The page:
Hey there, time traveller!
This article was published 17/12/2012 (1317 days ago), so information in it may no longer be current.
Manitoba's senior federal cabinet minister would like to see the Kapyong Barracks land stalemate end soon, but he's prepared to be patient "to ensure the right decision is made."
Public Safety Minister Vic Toews said Monday Ottawa is weighing whether to appeal a Federal Court decision last week compelling it to consult meaningfully with four southern Manitoba First Nations before selling the 64.7-hectare parcel of surplus military land. The First Nations insist they should have first dibs on the property to fulfil unresolved treaty land claims.
Asked if he expected the land dispute would be settled in 2013, Toews said he wouldn't make any predictions.
"The whole area is very important for the development of the city and the province of Manitoba," he told reporters at a housing announcement in Winnipeg.
He noted a slice of the Kapyong Barracks property is needed for the proposed widening of Kenaston Boulevard. The city is looking to expand Route 90 to six lanes between Taylor and Ness avenues. The land-claims dispute has held up any purchase by the city.
"I hope that the consultations, if they go ahead, are fruitful and that this matter is concluded as quickly as possible," Toews said, referring to discussions between aboriginal leaders and the Ottawa. "But I think it's important to ensure that the right decision is made there."
He said it's not simply a question of placing a price on the property, but weighing its "social and environmental purpose." So "if it takes a little longer to resolve that issue, then it will take a little longer."
As for the housing announcement, the federal and provincial governments are investing $14.7 million in a building renovation at Isabel Street and Pacific Avenue that will see 60 large apartment units created for newcomers to Manitoba. The project, sponsored by the Immigrant and Refugee Community Organization of Manitoba (IRCOM), is expected to be complete by this time next year.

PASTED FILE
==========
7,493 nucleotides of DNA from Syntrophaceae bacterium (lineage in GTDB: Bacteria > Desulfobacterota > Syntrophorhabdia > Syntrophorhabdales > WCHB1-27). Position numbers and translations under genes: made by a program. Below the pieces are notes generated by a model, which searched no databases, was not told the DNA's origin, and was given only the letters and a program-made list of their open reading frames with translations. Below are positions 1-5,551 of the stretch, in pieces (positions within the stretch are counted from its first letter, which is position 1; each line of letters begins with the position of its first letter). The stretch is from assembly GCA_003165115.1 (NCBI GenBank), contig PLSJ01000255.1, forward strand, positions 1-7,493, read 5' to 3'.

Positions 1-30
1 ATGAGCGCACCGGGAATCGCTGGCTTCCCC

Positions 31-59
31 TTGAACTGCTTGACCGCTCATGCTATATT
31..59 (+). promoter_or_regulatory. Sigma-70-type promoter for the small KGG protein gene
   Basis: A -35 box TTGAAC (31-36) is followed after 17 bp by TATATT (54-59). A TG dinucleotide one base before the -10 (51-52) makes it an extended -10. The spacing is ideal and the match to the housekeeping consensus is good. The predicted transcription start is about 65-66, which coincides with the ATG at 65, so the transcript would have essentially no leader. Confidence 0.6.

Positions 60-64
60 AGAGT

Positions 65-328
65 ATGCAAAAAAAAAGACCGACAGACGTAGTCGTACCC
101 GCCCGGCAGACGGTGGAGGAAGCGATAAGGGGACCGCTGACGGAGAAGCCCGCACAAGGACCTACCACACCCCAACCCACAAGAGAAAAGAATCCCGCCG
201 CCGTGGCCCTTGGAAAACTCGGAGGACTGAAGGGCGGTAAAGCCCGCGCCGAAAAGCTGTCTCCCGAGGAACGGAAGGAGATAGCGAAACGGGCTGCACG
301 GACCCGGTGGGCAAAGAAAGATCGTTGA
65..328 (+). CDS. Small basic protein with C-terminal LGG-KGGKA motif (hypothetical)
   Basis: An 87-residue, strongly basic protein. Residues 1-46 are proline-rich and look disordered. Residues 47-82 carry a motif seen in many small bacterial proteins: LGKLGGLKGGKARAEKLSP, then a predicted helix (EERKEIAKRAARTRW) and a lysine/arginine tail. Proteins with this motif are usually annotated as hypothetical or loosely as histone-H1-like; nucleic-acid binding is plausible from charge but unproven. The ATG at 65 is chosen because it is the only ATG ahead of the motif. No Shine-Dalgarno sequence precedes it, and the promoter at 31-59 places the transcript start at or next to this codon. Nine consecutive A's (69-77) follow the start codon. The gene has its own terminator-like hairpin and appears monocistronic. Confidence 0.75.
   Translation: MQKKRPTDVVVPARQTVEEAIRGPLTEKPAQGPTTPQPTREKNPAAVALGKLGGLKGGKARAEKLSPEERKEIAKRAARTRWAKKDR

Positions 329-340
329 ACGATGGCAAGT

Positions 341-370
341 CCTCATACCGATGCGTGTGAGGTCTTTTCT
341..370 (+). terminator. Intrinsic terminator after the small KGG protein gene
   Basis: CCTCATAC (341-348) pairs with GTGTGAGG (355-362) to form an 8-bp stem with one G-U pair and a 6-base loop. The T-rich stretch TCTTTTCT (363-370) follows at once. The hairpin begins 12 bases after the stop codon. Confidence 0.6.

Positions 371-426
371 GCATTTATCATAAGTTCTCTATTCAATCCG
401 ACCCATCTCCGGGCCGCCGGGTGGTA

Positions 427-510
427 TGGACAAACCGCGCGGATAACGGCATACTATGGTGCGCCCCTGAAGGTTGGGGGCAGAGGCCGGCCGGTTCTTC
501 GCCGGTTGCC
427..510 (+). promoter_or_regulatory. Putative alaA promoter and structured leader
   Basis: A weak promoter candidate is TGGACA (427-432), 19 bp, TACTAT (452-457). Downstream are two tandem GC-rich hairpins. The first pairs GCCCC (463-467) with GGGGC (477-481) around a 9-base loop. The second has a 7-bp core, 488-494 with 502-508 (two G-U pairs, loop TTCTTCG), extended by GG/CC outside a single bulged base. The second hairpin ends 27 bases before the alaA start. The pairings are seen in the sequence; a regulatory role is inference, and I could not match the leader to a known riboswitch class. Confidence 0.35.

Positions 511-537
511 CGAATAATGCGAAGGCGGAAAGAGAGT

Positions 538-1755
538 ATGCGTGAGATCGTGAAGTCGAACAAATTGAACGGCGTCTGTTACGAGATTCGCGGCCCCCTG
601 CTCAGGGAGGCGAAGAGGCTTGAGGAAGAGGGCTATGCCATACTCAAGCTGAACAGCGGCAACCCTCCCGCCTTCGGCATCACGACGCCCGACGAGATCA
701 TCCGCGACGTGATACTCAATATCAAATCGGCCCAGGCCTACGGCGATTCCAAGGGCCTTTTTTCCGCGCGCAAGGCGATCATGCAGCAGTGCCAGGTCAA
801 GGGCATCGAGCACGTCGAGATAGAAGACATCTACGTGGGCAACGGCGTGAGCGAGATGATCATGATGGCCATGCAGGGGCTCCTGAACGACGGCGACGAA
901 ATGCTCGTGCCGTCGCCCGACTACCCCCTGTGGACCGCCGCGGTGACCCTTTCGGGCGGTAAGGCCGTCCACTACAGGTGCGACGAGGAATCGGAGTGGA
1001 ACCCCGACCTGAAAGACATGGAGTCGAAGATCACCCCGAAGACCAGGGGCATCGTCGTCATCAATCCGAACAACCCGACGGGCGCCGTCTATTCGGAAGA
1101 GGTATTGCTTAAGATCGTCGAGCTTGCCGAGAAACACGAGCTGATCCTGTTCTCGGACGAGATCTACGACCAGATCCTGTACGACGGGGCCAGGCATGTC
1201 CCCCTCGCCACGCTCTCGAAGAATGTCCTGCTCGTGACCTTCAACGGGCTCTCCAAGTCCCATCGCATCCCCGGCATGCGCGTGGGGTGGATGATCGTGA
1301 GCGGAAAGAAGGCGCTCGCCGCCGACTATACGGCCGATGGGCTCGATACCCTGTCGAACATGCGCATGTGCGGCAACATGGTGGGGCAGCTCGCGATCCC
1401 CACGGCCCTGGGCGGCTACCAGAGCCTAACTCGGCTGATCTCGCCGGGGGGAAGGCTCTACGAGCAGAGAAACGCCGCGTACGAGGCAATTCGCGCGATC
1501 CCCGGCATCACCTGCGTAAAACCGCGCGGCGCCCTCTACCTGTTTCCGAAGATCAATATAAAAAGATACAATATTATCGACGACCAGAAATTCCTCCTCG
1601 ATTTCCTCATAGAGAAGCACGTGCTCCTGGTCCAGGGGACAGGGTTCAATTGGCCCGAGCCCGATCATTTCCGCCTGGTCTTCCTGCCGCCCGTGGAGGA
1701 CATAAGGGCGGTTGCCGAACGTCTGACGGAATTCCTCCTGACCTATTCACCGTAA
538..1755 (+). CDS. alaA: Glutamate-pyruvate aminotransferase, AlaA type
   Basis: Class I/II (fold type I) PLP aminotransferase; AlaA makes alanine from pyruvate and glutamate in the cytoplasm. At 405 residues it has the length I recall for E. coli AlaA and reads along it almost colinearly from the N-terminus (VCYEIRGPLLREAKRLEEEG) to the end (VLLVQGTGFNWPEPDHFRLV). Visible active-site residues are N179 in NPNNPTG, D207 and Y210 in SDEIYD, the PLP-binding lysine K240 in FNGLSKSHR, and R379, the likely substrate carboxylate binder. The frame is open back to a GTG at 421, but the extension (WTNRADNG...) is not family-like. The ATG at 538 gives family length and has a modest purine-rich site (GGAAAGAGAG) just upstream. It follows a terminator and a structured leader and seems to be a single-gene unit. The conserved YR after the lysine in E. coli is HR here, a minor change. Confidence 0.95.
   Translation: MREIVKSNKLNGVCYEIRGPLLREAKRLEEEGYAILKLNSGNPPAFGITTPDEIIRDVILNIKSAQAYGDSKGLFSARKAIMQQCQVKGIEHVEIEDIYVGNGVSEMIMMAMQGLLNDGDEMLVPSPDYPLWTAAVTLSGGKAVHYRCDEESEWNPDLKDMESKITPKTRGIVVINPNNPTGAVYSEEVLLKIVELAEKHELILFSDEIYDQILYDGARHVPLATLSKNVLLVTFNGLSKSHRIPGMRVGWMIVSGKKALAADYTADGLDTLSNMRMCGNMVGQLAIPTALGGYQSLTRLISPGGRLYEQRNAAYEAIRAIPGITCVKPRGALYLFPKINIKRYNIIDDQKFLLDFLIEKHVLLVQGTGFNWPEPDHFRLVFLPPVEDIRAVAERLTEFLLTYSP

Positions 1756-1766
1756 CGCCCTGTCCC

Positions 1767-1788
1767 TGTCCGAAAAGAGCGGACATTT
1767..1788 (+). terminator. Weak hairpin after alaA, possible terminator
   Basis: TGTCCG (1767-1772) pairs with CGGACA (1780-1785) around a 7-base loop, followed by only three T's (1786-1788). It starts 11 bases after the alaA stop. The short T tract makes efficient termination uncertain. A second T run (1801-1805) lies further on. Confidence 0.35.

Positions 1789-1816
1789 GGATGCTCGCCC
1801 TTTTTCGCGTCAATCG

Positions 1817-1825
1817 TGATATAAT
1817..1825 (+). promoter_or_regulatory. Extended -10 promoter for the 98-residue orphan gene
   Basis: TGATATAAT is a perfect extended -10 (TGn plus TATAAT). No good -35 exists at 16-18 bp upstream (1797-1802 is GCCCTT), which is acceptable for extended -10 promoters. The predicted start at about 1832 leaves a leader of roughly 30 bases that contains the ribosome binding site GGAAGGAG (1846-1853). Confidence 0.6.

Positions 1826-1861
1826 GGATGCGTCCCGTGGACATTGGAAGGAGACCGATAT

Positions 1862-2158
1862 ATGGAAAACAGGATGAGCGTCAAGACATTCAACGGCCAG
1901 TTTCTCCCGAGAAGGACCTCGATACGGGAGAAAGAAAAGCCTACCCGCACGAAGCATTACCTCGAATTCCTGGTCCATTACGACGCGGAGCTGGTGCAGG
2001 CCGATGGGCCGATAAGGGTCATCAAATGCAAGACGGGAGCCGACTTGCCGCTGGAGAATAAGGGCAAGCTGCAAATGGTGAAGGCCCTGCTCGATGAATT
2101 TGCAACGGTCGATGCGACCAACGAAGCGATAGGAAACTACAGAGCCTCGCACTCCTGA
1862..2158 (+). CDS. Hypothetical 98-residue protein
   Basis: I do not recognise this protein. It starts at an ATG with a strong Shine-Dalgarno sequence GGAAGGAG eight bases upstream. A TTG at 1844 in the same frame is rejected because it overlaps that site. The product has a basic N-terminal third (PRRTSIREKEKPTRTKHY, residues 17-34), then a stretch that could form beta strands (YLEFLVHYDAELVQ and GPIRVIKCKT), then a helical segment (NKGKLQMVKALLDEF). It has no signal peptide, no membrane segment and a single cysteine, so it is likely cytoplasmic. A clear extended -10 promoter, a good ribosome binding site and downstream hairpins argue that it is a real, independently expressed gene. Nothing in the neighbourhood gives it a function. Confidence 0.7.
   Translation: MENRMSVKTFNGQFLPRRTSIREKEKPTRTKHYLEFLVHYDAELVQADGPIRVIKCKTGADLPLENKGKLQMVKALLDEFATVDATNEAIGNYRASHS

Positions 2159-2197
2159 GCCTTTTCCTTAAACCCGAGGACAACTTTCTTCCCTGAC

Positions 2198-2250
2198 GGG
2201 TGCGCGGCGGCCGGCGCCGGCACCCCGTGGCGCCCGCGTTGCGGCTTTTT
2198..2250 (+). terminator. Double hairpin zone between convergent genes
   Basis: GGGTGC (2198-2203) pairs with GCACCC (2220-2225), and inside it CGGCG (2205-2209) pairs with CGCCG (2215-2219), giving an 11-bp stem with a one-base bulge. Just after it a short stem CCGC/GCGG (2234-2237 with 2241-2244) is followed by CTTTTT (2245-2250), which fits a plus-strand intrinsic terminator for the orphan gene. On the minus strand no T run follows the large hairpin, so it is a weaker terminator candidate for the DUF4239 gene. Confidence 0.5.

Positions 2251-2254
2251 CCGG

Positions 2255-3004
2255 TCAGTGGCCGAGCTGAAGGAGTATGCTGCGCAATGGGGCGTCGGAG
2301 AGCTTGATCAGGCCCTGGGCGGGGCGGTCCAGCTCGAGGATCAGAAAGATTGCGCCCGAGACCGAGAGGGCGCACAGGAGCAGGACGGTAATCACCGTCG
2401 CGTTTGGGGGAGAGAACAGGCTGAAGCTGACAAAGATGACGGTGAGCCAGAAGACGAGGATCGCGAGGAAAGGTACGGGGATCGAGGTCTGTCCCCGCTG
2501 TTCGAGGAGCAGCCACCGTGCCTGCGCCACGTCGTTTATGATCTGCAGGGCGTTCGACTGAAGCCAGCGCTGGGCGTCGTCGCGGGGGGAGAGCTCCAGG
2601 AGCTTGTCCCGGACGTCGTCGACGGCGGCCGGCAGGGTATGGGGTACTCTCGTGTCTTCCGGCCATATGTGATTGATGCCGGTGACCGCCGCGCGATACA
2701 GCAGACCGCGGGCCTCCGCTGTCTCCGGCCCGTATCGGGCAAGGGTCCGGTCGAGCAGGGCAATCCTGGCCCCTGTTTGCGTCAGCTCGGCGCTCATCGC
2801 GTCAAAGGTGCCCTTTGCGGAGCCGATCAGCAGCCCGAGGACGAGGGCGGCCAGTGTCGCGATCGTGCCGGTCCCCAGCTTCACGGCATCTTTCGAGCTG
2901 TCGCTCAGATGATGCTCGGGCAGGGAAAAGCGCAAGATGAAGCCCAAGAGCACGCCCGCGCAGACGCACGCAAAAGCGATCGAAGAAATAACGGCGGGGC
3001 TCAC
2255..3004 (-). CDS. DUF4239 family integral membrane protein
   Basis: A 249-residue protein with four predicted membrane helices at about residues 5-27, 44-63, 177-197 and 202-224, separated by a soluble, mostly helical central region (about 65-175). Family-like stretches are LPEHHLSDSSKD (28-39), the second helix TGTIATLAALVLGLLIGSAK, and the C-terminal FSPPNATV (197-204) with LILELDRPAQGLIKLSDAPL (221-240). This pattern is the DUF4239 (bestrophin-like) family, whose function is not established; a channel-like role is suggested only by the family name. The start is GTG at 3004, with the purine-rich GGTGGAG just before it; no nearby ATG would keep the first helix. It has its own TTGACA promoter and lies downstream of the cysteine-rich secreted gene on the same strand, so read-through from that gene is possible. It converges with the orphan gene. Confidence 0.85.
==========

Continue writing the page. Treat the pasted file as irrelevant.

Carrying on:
As Treasury Board minister in 2007, Toews ordered the Kapyong land sold to the Canada Lands Co. for development. Aboriginal leaders from seven Treaty 1 First Nations filed a lawsuit shortly thereafter to halt the sale.
A federal source, who asked not to be named, told the Free Press Friday Ottawa was prepared to negotiate with First Nations on the future of the Kapyong land, but the government did not want to see it become an urban reserve.
Asked Monday if he opposed the creation of an urban reserve at the Kapyong site, Toews said: "All I can say is that those consultations will take place. The Canada Lands (Co.) has indicated that they welcomed input from First Nations communities, and that's all I have to say about the matter."
Glenn Hudson, chief of Peguis First Nation, one of the aboriginal communities the court determined must be consulted on the Kapyong sale, said Friday he foresees a mix of commercial and residential development at the site, including highrise apartment buildings. He said the housing could be for both aboriginals and non-aboriginals.